ISM writes to the Government as live music and theatre industries sue for COVID-19 research data
Today we have written to the Secretary of State for Digital, Culture, Media and Sport, to again ask the Government to publish the delayed Events Research Programme (ERP) report into COVID-19 and urgently release the overdue live events guidance for Step 4 of the roadmap. The ERP data is vital for live events organisers to be able to plan safely this summer and beyond.
Separately, the live music industry body LIVE and a range of theatre businesses, including Andrew Lloyd Webber’s Really Useful Group, Cameron Mackintosh, Michael Harrison and Sonia Friedman, have begun legal proceedings against the Government to force it to hand over the report of Phase 1 of the ERP. They believe the Government has breached their duty of transparency and that none of the reasons given for withholding the data withstand scrutiny. They have asked the Court to consider their application at an urgent hearing as soon as possible.
ISM Chief Executive Deborah Annetts, said:
‘There is no reason for the Government's continued refusal to publish their research into the safe return of live performance at full capacity. Along with the others in the creative industries, we are insisting that this important data is published without further delay.'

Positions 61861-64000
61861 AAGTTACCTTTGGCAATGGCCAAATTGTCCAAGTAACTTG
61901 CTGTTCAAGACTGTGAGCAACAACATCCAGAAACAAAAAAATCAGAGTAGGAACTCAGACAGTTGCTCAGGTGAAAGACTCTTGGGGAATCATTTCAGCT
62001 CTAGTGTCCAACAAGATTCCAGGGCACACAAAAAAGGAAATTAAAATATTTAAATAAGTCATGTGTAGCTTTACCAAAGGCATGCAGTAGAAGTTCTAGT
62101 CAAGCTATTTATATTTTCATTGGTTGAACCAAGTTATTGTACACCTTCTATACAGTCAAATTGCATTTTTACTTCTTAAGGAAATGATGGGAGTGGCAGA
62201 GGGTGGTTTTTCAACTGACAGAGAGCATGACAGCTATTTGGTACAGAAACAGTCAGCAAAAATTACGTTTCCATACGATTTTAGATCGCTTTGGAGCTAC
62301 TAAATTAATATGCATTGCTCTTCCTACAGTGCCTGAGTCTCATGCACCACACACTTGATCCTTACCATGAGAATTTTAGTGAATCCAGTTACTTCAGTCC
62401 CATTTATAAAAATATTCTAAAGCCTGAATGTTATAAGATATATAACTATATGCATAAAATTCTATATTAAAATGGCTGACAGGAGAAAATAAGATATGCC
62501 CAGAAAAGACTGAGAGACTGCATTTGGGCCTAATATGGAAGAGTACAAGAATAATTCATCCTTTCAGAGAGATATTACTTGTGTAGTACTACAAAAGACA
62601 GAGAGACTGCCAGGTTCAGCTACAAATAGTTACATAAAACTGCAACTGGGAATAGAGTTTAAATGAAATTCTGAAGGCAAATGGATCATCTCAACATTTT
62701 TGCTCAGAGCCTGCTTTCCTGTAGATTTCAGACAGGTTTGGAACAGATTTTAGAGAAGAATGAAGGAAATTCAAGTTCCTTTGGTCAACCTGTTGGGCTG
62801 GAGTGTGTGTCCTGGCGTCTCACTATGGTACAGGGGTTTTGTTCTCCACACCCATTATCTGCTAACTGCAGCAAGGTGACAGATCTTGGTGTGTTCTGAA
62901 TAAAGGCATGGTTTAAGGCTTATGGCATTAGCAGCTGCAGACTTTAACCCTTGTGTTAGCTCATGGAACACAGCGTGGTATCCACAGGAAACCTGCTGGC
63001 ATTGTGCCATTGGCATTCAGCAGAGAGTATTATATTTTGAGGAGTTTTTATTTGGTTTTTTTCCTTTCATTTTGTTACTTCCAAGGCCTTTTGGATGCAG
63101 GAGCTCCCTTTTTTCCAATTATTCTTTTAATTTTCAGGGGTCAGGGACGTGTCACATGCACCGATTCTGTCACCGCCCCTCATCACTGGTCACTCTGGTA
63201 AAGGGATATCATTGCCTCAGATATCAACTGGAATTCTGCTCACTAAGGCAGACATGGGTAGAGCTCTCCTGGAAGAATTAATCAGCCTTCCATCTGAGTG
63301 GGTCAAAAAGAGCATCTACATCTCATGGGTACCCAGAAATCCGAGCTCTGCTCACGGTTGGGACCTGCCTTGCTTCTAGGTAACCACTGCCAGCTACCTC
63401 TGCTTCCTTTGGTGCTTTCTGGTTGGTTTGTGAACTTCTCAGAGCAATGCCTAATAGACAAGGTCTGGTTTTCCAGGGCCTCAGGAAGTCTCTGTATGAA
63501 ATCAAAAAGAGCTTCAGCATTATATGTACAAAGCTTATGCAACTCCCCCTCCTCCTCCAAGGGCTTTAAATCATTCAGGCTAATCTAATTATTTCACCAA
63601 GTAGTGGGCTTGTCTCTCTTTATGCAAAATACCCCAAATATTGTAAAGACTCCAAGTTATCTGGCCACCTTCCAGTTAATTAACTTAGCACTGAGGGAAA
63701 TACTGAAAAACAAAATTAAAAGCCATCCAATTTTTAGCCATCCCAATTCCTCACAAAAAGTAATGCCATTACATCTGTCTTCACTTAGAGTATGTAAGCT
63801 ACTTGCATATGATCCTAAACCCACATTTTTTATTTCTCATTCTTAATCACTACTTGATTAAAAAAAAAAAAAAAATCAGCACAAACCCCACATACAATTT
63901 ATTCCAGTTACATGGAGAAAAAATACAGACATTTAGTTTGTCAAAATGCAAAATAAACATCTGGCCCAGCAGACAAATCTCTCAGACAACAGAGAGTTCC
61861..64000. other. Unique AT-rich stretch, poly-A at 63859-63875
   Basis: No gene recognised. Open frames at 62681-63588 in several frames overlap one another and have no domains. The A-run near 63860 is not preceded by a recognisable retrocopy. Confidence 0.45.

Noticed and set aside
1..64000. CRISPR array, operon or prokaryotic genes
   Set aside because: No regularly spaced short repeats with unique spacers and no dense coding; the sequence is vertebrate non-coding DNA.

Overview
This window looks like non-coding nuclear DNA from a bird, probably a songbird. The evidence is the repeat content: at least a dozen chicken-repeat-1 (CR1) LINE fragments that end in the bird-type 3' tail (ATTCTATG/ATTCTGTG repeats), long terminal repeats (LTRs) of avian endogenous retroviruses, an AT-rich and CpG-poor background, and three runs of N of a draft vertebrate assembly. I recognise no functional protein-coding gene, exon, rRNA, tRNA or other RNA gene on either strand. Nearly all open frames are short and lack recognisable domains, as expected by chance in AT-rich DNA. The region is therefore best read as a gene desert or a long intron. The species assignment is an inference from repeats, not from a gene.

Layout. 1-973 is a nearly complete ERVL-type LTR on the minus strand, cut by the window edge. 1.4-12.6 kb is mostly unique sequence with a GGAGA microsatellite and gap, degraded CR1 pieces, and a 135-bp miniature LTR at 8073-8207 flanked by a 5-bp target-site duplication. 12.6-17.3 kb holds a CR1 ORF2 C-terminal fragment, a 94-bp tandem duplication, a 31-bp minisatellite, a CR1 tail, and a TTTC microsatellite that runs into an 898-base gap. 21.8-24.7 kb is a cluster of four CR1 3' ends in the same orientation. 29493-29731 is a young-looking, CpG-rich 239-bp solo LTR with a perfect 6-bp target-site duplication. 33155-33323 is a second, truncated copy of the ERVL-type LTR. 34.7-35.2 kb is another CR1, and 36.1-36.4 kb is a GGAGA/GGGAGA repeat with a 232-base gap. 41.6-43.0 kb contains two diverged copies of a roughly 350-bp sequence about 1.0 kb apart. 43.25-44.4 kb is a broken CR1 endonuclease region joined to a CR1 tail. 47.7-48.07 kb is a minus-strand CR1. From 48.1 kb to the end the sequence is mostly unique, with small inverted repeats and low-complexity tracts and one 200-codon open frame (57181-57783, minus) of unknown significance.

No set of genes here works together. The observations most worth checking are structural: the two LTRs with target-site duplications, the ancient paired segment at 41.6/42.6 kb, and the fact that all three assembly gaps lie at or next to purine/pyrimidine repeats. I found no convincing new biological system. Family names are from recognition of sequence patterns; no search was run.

About the ERP
The ERP is the Government’s research into COVID-19 mitigations in sport, entertainment and business conferences settings. These events have been a huge success, according to the Government itself in various press reports, showing that with proper precautions in place, live events at full capacity can go ahead safely.
But the Government chose to keep the live entertainment industry under severe restrictions from 21 June, while allowing parts of the economy to operate that have not been subject to similar scientific studies - including hospitality, public transport and retail.
As well as forming the basis for a reopening decision for 19 July, the ERP findings will also help ensure that live entertainment does not need to be the first to close should there be a resurgence in the pandemic over the winter. COVID-19 certification, plus simple mitigation measures in venues, mean that events would still be able to run safely.